Key Lime Cheesecake

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Key Lime Cheesecake
Serves 8
Some people believe that “Key Lime” simply refers to the limes that are used for making the pies, or limes that grow only in the Florida Keys. Actually, the Key Lime is a specific variety of lime and it’s not exclusive to the Florida Keys. The Key Lime originated in Southern Asia and was eventually brought to the Americas by Spanish and Portuguese explorers in the early part of the sixteenth century. The Key Lime is much smaller, more juicy, more aromatic and more tart than its “regular” Persian Lime cousin. The peel is thin, smooth and greenish-yellow when ripe. In foreign locations, most of the crop is used fresh in limeade, mixed drinks and iced tea, squeezed onto seafood or other foods to bring out the flavor. It is also used in bottled lime juice and carbonated beverages. The principal byproduct is lime oil, used in cosmetics and flavoring. The most popular pastry use for Key Limes is Key Lime Pie and Key Lime Cheesecake.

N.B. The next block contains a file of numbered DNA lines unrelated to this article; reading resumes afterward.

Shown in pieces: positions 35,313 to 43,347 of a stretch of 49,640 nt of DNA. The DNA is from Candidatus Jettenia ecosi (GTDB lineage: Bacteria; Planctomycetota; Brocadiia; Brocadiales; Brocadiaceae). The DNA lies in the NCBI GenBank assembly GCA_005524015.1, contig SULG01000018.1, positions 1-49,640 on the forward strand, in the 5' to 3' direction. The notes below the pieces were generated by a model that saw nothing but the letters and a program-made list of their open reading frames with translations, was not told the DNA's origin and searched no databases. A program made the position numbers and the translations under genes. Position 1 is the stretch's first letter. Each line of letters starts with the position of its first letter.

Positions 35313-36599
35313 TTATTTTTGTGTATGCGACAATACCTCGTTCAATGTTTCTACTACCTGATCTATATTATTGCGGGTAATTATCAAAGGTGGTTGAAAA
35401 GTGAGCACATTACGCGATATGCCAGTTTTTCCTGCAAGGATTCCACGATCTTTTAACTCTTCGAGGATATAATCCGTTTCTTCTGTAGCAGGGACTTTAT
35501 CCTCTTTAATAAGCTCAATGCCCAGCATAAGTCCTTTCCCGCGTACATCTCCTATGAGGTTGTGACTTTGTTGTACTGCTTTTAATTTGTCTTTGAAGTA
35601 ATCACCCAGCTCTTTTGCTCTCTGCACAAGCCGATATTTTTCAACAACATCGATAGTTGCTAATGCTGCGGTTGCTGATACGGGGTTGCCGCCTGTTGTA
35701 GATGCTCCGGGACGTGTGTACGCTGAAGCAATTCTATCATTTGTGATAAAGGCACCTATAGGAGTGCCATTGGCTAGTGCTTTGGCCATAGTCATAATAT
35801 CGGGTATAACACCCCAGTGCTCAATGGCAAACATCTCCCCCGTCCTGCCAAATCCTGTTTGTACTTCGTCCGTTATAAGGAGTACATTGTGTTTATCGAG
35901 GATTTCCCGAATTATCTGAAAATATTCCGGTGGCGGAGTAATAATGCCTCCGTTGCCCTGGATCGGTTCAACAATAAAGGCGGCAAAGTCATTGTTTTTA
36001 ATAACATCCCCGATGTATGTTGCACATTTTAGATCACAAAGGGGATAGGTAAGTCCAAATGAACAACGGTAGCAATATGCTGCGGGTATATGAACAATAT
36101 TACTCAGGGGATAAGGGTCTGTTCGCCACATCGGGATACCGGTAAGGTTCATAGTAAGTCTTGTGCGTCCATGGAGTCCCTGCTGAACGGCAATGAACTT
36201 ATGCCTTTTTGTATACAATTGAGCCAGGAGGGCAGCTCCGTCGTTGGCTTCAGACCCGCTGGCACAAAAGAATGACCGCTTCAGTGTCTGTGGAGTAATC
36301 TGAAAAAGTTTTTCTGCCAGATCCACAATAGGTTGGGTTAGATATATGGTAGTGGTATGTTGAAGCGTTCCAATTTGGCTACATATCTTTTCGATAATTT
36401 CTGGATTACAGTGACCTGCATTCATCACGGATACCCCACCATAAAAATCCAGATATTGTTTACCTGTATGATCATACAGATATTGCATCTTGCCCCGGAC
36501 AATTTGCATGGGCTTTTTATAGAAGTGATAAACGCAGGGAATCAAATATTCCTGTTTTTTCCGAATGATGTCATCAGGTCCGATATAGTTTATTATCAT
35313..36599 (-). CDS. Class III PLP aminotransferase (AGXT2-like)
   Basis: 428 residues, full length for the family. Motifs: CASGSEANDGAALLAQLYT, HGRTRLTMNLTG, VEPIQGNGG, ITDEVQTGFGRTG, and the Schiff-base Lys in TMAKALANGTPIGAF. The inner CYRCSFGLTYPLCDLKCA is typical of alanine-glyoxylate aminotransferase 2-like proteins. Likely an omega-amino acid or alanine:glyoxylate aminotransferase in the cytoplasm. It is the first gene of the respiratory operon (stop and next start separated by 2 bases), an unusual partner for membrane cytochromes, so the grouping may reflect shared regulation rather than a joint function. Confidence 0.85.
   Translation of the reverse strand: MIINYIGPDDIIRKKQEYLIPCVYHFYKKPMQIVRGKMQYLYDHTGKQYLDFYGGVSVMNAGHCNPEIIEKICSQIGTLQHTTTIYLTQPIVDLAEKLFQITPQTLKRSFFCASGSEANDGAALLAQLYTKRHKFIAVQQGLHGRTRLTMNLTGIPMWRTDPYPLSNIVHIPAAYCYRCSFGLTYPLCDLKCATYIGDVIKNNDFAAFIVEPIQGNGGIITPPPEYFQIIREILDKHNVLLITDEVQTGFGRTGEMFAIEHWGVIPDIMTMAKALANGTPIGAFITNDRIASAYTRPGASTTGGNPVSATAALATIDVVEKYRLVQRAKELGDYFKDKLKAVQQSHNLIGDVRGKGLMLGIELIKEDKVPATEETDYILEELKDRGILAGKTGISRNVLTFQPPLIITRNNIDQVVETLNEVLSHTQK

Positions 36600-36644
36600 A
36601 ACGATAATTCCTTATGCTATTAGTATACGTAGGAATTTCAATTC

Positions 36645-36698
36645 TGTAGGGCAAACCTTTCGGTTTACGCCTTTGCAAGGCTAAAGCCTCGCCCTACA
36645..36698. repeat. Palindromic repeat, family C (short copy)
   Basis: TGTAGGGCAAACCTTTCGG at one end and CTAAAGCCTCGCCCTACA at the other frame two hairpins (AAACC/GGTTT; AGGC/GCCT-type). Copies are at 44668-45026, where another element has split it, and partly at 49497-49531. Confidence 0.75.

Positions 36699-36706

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  1. 1 1/2 cups Graham Cracker Crumbs (fine)
  2. 2 Tbsp. Granulated Sugar
  3. 1/2 stick Unsalted Butter, melted & cooled
  4. 2 1/2 (8 oz. pkgs.) Cream Cheese, softened
  5. 3/4 cup Granulated Sugar
  6. 1 cup Sour Cream
  7. 3 Tbsp. Flour
  8. 3 Extra Large Eggs
  9. 3/4 cup Key Lime Juice
  10. 1 tsp. Pure Vanilla Extract
  1. Preheat oven to 375º.
For the crust
  1. In a bowl, stir together the graham cracker crumbs and 2 Tbsp. sugar.
  2. Add the butter, blend together, then pat on the bottom and up sides of a buttered 9-inch spring form pan.
  3. Bake crust for 8 minutes.
For the filling
  1. Beat cream cheese and sugar until smooth.
  2. Beat in the sour cream, flour, eggs (1 at a time), then the lime juice, and the vanilla.
  3. Pour filling into the crust lined pan and bake at 375° for 15 minutes.
  4. Reduce the temperature to 250º and bake for 50-55 minutes more or until the center is barely set.
  5. Cool and serve.
Nino Salvaggio